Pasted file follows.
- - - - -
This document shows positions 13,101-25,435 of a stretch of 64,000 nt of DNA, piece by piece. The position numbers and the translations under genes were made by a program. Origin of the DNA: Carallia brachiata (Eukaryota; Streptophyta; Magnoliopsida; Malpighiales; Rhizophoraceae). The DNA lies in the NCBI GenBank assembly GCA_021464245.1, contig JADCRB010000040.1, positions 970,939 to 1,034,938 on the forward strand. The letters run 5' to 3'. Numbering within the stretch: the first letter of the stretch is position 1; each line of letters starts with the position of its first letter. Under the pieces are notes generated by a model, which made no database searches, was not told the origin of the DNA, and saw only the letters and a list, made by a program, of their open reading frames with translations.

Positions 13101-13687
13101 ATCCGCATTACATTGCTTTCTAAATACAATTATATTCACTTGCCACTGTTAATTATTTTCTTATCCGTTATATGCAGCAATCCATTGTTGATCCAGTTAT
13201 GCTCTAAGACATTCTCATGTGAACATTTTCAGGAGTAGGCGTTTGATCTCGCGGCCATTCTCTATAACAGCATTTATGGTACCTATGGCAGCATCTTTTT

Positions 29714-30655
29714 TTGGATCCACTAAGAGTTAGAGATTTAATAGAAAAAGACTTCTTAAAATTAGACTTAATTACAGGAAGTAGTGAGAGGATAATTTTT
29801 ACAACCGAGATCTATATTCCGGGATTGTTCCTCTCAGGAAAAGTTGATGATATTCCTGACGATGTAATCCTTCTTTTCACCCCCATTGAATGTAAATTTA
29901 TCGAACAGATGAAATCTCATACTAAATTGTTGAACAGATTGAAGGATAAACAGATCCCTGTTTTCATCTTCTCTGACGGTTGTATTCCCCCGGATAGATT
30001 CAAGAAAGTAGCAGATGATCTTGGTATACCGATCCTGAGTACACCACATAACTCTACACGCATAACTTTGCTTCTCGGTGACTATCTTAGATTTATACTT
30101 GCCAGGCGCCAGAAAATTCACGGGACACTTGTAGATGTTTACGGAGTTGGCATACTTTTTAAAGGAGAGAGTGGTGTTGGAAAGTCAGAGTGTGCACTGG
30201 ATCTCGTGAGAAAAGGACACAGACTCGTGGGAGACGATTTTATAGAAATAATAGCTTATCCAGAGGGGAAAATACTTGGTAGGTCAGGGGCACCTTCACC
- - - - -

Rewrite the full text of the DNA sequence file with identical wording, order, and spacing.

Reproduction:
This document shows positions 13,101-25,435 of a stretch of 64,000 nt of DNA, piece by piece. The position numbers and the translations under genes were made by a program. Origin of the DNA: Carallia brachiata (Eukaryota; Streptophyta; Magnoliopsida; Malpighiales; Rhizophoraceae). The DNA lies in the NCBI GenBank assembly GCA_021464245.1, contig JADCRB010000040.1, positions 970,939 to 1,034,938 on the forward strand. The letters run 5' to 3'. Numbering within the stretch: the first letter of the stretch is position 1; each line of letters starts with the position of its first letter. Under the pieces are notes generated by a model, which made no database searches, was not told the origin of the DNA, and saw only the letters and a list, made by a program, of their open reading frames with translations.

Positions 13101-13687
13101 ATCCGCATTACATTGCTTTCTAAATACAATTATATTCACTTGCCACTGTTAATTATTTTCTTATCCGTTATATGCAGCAATCCATTGTTGATCCAGTTAT
13201 GCTCTAAGACATTCTCATGTGAACATTTTCAGGAGTAGGCGTTTGATCTCGCGGCCATTCTCTATAACAGCATTTATGGTACCTATGGCAGCATCTTTTT

Positions 29714-30655
29714 TTGGATCCACTAAGAGTTAGAGATTTAATAGAAAAAGACTTCTTAAAATTAGACTTAATTACAGGAAGTAGTGAGAGGATAATTTTT
29801 ACAACCGAGATCTATATTCCGGGATTGTTCCTCTCAGGAAAAGTTGATGATATTCCTGACGATGTAATCCTTCTTTTCACCCCCATTGAATGTAAATTTA
29901 TCGAACAGATGAAATCTCATACTAAATTGTTGAACAGATTGAAGGATAAACAGATCCCTGTTTTCATCTTCTCTGACGGTTGTATTCCCCCGGATAGATT
30001 CAAGAAAGTAGCAGATGATCTTGGTATACCGATCCTGAGTACACCACATAACTCTACACGCATAACTTTGCTTCTCGGTGACTATCTTAGATTTATACTT
30101 GCCAGGCGCCAGAAAATTCACGGGACACTTGTAGATGTTTACGGAGTTGGCATACTTTTTAAAGGAGAGAGTGGTGTTGGAAAGTCAGAGTGTGCACTGG
30201 ATCTCGTGAGAAAAGGACACAGACTCGTGGGAGACGATTTTATAGAAATAATAGCTTATCCAGAGGGGAAAATACTTGGTAGGTCAGGGGCACCTTCACC